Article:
| Development in practice - Rural energy and development |
This research effort was carried out to review the Bank's historical lending patterns in rural and renewable energy. It sheds light on the magnitude of attention and resources directed toward these investments and the ongoing operational trends.
World Bank projects typically involve multiple components and funding sources and occasionally targeted cofinancing. Costing tables and summaries within the Staff Appraisal Report provide one cross-section of the project's economic make-up. However the lines along which they are organized do not usually aggregate the project data in accord with the subject of interest or do not provide the desired resolution to answer questions such as "how much was spent only on renewable energy equipment." or "what fraction of an institution building component focused on efficient stove and charcoal kiln commercialization.' Reverse-engineering and educated estimation were used to characterize the projects appropriately. leaving a modest margin for discrepancies. Below the method of distilling the data required for the Annex is outlined:
• The estimated Bank contribution is the sum of the subject components - that is, those relating to rural electrification. renewable energy, or cooking fuels. inclusive of the traction of contingencies and interest during construction attributable to the selected components on a percentage-of-project basis. multiplied by the fractional share of Bank lending in the total project financing.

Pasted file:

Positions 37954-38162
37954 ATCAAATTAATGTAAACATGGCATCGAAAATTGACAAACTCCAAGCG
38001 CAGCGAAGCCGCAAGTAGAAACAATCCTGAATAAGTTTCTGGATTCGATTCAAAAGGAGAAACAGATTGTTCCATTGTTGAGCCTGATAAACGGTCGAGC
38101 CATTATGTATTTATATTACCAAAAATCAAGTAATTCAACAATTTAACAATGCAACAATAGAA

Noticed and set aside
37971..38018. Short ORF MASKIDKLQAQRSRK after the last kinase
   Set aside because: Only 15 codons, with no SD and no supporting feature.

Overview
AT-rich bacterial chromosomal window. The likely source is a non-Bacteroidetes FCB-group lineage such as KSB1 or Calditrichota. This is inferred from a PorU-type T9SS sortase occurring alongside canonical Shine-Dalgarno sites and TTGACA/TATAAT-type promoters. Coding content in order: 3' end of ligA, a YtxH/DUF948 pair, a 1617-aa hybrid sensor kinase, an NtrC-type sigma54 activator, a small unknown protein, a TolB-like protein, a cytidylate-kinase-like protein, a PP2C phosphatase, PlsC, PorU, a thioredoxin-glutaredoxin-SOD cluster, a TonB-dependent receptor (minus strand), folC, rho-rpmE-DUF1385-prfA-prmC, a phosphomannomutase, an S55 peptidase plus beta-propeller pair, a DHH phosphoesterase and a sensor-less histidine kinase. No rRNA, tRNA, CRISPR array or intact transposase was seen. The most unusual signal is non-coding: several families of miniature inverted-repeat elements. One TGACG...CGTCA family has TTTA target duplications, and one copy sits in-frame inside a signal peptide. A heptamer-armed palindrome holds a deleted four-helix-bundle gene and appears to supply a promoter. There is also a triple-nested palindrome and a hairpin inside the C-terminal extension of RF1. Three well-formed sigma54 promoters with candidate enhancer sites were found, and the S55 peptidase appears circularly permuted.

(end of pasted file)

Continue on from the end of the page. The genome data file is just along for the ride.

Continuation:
• The projects span 1980 to 1995.
• Projects passing the Statf Appraisal Report stage were selected. No attempt was made to gauge the field success of any projects beyond that point of reference.
• The listed projects were identified via the Bank Reports Data Base through fifty keyword searches anti via personal communications with members of IEN's rural energy group. Bank data bases are not oriented precisely alone the lines of the search: thus it is expected that a few projects may have escaped detection.
• If a project. such as a forestry project. appeared to fit the search objectives but contained no local participatory component or energy-related outputs accruing to rural communities. the project was omitted from the analysis. Likewise if the project contained a renewable energy component but provided no direct energy outputs accruing to the national or local community, that also would not fit within the scope of the analysis and would have been excluded.
In projects relating to rural finance operational experience demonstrates that rural finance projects with a fuelwood component usually realize about 15 percent of the available funds. Where no predictions were made about expected allocation of finances among the project components. the 15 percent figure was applied.